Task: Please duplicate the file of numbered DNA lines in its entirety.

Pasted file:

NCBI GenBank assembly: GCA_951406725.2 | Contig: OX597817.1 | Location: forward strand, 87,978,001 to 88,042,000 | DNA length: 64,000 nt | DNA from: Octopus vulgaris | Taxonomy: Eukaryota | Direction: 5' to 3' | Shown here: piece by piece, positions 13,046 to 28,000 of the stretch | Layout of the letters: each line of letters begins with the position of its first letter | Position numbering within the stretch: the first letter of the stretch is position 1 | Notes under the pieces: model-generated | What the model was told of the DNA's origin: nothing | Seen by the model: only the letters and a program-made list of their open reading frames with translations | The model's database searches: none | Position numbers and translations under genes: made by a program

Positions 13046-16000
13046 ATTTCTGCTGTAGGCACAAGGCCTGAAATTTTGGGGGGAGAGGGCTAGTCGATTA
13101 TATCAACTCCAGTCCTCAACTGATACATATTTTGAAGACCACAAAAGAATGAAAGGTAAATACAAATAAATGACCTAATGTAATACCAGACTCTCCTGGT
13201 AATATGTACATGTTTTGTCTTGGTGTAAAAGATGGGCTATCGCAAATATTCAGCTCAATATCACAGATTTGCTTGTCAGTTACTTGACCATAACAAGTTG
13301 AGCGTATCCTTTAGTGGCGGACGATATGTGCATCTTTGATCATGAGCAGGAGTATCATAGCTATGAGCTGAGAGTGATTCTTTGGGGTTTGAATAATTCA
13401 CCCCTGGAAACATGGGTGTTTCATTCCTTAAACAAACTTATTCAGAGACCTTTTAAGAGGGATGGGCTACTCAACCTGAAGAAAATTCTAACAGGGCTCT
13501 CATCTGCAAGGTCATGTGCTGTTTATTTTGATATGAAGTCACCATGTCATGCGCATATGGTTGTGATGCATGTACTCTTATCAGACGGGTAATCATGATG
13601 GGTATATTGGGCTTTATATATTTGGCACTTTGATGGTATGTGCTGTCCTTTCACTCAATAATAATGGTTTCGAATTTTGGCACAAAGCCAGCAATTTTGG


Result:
NCBI GenBank assembly: GCA_951406725.2 | Contig: OX597817.1 | Location: forward strand, 87,978,001 to 88,042,000 | DNA length: 64,000 nt | DNA from: Octopus vulgaris | Taxonomy: Eukaryota | Direction: 5' to 3' | Shown here: piece by piece, positions 13,046 to 28,000 of the stretch | Layout of the letters: each line of letters begins with the position of its first letter | Position numbering within the stretch: the first letter of the stretch is position 1 | Notes under the pieces: model-generated | What the model was told of the DNA's origin: nothing | Seen by the model: only the letters and a program-made list of their open reading frames with translations | The model's database searches: none | Position numbers and translations under genes: made by a program

Positions 13046-16000
13046 ATTTCTGCTGTAGGCACAAGGCCTGAAATTTTGGGGGGAGAGGGCTAGTCGATTA
13101 TATCAACTCCAGTCCTCAACTGATACATATTTTGAAGACCACAAAAGAATGAAAGGTAAATACAAATAAATGACCTAATGTAATACCAGACTCTCCTGGT
13201 AATATGTACATGTTTTGTCTTGGTGTAAAAGATGGGCTATCGCAAATATTCAGCTCAATATCACAGATTTGCTTGTCAGTTACTTGACCATAACAAGTTG
13301 AGCGTATCCTTTAGTGGCGGACGATATGTGCATCTTTGATCATGAGCAGGAGTATCATAGCTATGAGCTGAGAGTGATTCTTTGGGGTTTGAATAATTCA
13401 CCCCTGGAAACATGGGTGTTTCATTCCTTAAACAAACTTATTCAGAGACCTTTTAAGAGGGATGGGCTACTCAACCTGAAGAAAATTCTAACAGGGCTCT
13501 CATCTGCAAGGTCATGTGCTGTTTATTTTGATATGAAGTCACCATGTCATGCGCATATGGTTGTGATGCATGTACTCTTATCAGACGGGTAATCATGATG
13601 GGTATATTGGGCTTTATATATTTGGCACTTTGATGGTATGTGCTGTCCTTTCACTCAATAATAATGGTTTCGAATTTTGGCACAAAGCCAGCAATTTTGG